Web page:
Topics and Queues in JMS: What’s the difference?

When working in integration, one of the most fundamental concepts to understand is the difference between topics and queues in a messaging system, such as JMS.

What do each of them do? And when would you choose to use a topic over a queue?

First let’s make sure you’re up to speed with messaging. There are usually three parties involved in messaging:

  • Producer – this is a component that wants to send a message.
  • Consumer – this is a component that receives the message.
  • Message Broker – this is the bit of software in the middle (e.g. ActiveMQ) that handles the messages, kind of like the Post Office.

Queues

Of the two types of destinations, queues are the most commonly seen.

Queues are used in a scenario when one or more producers wants to send a message to a single consumer.

Think of your e-mail inbox. Anyone who knows your address can send you messages, and they will arrive in your inbox in order. Then you pick them up when you like, and you go through them one by one.

Queues work in a similar way. Queues are very powerful because if the consumer goes away, or disconnects from the queue for some reason, the broker won’t throw an error. Instead, the broker will safely keep every message sent to the queue. Then, when the consumer connects again, it will receive all of the messages while it was away.

This kind of integrating consumer and producer is sometimes called point-to-point integration, because a message is delivered from one place to another.

Topics

Topics are perhaps seen less often, but they are very useful.

Topics are used when one or more producers want to broadcast out a message to a bunch of consumers (known as subscribers).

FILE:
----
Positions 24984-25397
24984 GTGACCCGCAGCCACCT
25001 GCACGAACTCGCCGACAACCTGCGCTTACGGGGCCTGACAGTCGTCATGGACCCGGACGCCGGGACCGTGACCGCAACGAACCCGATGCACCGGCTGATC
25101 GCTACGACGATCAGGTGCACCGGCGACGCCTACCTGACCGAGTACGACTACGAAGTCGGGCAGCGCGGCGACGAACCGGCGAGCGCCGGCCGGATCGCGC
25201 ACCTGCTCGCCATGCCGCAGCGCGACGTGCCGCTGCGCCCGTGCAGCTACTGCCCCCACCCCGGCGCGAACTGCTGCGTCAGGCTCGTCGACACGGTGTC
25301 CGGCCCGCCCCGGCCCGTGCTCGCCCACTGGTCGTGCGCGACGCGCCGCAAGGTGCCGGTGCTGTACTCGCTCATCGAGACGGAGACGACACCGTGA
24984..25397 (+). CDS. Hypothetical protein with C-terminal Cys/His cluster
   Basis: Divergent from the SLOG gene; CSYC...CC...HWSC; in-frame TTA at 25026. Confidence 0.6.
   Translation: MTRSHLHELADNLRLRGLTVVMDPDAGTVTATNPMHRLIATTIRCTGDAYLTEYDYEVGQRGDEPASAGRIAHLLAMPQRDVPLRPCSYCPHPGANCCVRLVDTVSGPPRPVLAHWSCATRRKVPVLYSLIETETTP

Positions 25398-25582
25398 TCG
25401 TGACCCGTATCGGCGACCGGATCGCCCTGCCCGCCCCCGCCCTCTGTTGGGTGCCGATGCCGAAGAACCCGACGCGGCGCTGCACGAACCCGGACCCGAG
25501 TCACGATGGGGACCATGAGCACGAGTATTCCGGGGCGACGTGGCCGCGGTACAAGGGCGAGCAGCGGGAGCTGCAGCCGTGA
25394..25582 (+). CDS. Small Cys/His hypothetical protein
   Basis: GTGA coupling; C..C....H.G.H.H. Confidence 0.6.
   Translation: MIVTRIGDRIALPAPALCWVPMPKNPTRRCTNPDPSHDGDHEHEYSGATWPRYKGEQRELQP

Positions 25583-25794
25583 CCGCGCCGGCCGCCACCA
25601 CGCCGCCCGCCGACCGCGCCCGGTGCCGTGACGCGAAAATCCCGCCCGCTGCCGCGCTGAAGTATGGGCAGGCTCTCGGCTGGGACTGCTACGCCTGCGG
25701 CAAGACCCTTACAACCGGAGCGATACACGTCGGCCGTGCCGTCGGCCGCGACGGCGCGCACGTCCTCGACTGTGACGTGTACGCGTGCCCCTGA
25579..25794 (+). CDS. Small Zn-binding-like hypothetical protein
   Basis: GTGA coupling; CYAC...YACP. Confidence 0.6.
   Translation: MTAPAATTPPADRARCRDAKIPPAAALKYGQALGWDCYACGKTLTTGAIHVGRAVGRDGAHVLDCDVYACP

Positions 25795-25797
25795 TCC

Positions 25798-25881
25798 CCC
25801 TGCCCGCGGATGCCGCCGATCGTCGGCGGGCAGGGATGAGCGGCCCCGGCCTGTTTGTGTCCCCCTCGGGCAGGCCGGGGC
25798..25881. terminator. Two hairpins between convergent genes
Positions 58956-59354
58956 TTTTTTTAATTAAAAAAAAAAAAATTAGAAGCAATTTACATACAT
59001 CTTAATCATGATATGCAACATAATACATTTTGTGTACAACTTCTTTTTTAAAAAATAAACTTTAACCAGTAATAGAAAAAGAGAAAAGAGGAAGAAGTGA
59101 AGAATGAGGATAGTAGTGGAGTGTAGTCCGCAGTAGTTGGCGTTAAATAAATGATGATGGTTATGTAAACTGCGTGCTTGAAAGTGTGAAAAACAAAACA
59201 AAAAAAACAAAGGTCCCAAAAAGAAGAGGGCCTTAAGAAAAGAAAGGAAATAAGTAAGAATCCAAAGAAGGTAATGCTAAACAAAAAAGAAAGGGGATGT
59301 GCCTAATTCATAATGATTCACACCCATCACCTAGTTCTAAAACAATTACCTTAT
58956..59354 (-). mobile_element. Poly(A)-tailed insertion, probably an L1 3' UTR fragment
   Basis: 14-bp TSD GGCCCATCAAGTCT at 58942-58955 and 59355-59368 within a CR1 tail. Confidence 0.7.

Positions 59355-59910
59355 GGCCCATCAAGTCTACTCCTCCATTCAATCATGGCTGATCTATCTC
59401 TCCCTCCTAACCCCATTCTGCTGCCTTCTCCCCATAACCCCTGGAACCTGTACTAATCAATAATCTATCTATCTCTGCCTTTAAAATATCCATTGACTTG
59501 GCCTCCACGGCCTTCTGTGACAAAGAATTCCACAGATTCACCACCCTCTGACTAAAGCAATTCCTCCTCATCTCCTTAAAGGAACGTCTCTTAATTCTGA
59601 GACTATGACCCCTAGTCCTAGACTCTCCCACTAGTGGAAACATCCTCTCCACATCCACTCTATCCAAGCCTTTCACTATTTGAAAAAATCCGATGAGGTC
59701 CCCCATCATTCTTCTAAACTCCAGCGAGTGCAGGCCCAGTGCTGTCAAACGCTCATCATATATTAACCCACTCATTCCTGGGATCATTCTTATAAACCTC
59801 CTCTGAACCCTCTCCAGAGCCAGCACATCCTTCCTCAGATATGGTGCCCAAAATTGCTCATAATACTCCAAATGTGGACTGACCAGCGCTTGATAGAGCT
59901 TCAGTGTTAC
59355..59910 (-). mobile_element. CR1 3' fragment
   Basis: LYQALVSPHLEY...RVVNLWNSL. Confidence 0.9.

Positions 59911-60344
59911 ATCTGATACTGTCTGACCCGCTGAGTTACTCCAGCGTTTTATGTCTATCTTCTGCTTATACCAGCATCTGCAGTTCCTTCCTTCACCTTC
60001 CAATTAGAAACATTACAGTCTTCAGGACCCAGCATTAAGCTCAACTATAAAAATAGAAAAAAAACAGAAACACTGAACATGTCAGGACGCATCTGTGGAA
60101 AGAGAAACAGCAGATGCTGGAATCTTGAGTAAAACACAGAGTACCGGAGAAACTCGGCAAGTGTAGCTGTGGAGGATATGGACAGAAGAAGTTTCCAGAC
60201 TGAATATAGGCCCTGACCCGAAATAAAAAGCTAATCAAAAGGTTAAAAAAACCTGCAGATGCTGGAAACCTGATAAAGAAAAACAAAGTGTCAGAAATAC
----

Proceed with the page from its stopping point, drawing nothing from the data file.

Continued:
The clever thing about topics is that a producer doesn’t need to worry about sending a message to every subscriber, or indeed who all the subscribers are. Instead, all of that is handled by the message broker.

Consumers can come to the message broker and say they’d like to subscribe to a topic. The broker knows who all the subscribers are, so when a message is published to the topic, it makes sure all the subscribers get a copy.

Topics are even more clever, because a consumer can choose whether or not they want the message broker to keep messages for them while they’re away. If a consumer registers itself as a durable subscriber with the broker, then any messages sent to the topic while the subscriber is away, will be sent to the consumer when they come back online.

Otherwise, if a consumer registers as a non-durable subscriber, they won’t receive messages that were sent to the topic while they were away.

When would you use a topic?

Topics come into their own when we have a message that we want to broadcast, but we don’t know who the consumers are. You might think that sounds quite unlikely, but actually has a lot of potential uses.

For example, you might have a topic that messages are published to, whenever a new member of staff joins your organisation. Then, you could have various applications that subscribe to that topic, such as your payroll application and your ID card application. These applications will each be notified about the new member of staff and can process his/her payroll, staff card, and so on.

The advantage of a topic is that you only need to publish the message once, and the broker takes care of distributing it to all the interested subscribers.

The key differences

I’m going to wrap up this post with a list of the key differences between queues and topics:

Queues:

  • Point-to-point style of integration
  • A message is received by exactly one consumer

Topics:

  • Publish-subscribe style of integration
  • A message is distributed to all subscribers of the topic

I hope you found this article useful. If you have anything to contribute I’d love to see your feedback in the comments below!

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